FIG. 7 is a plan view along the longitudinal axis of the exemplary non-metallic expandable braid in a deployed position, local MRI coil, and motion tracking coils of FIG. 2;

FIG. 8 is a pictorial representation of a tetrahedral arrangement of motion tracking coils;

FIG. 9 is a graphic illustration of an exemplary profile of the expandable non-metallic braid of FIG. 2 in its deployed position; and

FIG. 10 is a block diagram of an exemplary MRI system configured for use with the catheter device of FIG. 1.

DETAILED DESCRIPTION OF THE INVENTION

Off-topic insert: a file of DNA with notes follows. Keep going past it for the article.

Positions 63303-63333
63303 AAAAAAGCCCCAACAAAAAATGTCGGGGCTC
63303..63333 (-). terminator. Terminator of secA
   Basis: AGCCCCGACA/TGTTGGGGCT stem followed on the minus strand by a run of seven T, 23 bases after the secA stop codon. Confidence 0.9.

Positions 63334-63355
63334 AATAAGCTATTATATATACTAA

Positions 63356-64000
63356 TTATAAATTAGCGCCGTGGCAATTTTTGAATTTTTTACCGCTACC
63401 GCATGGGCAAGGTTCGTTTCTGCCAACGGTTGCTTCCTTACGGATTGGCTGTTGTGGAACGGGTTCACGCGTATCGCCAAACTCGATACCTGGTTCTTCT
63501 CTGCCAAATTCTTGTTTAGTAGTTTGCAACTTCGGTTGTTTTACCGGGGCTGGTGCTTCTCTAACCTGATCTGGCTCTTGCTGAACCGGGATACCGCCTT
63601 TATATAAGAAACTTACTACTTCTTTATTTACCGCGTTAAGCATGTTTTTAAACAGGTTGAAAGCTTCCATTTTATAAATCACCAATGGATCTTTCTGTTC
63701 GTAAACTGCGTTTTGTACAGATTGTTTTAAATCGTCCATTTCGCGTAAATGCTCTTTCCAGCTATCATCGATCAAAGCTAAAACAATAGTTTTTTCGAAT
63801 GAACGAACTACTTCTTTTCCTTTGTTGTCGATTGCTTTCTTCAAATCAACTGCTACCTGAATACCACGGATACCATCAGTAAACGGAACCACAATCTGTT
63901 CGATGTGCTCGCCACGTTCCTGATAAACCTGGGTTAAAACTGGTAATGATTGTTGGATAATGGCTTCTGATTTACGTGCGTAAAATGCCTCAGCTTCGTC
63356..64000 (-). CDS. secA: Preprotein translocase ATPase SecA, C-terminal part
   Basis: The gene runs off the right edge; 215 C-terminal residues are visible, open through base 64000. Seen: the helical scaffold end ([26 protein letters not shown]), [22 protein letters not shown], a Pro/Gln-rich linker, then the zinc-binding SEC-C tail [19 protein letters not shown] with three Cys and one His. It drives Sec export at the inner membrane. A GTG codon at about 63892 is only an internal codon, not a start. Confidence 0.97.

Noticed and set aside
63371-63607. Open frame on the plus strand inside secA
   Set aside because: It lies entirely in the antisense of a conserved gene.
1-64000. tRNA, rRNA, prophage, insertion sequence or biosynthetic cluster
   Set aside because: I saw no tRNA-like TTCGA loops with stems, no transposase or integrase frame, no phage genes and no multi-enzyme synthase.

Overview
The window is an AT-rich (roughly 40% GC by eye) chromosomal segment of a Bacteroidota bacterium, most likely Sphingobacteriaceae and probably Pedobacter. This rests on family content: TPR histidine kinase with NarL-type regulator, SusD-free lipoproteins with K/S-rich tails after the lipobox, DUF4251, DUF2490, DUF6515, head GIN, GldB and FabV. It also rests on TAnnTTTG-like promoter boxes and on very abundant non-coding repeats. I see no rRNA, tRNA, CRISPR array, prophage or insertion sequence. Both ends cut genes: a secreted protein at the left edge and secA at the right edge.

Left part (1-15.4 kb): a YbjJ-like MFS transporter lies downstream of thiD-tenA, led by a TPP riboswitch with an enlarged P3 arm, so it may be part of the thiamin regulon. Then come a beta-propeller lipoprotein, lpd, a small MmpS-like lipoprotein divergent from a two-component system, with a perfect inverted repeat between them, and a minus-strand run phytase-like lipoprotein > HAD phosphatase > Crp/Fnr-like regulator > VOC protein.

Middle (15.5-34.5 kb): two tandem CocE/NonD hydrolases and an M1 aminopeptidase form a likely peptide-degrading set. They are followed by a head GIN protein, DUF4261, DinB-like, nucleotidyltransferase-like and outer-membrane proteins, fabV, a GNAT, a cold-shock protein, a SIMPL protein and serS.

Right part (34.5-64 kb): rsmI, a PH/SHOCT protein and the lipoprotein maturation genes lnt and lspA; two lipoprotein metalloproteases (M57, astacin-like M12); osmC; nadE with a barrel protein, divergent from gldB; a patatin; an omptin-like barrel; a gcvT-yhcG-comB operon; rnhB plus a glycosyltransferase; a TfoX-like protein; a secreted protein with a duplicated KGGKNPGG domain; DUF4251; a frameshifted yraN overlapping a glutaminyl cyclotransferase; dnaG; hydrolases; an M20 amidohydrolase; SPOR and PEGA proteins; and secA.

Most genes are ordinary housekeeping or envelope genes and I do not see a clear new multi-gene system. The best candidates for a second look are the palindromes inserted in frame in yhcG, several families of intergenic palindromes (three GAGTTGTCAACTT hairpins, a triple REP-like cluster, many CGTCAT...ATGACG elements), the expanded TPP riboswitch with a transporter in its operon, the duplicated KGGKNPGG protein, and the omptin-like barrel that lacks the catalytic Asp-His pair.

By way of overview and introduction, a catheter device 100 that can provide imaging and motion tracking coils for magnetic resonance imaging (“MRI”) is generally illustrated in FIGS. 1-7. As will be described, one advantageous clinical use of the catheter device 100 is intra-cardiac medical procedures, such as ablation procedures and the like. The catheter device 100 can be used to monitor a therapy, such as a radio frequency ablation (“RFA”) therapy for cardiac atrial fibrillation, using MRI to acquire images during the therapy so that the therapy can be monitored and adjusted as needed. It is noted that the portion of the radio frequency range employed by RFA is significantly lower than the portion of the radio frequency range employed for MRI. For example, RFA probes commonly operate at frequencies around 500 kilohertz, whereas MRI systems commonly operate at frequencies higher than 20 megahertz. The catheter device 100 can also be used for other vascular and non-vascular treatment applications when MRI imaging can be of benefit, such as the placement of stents and angioplasty balloons.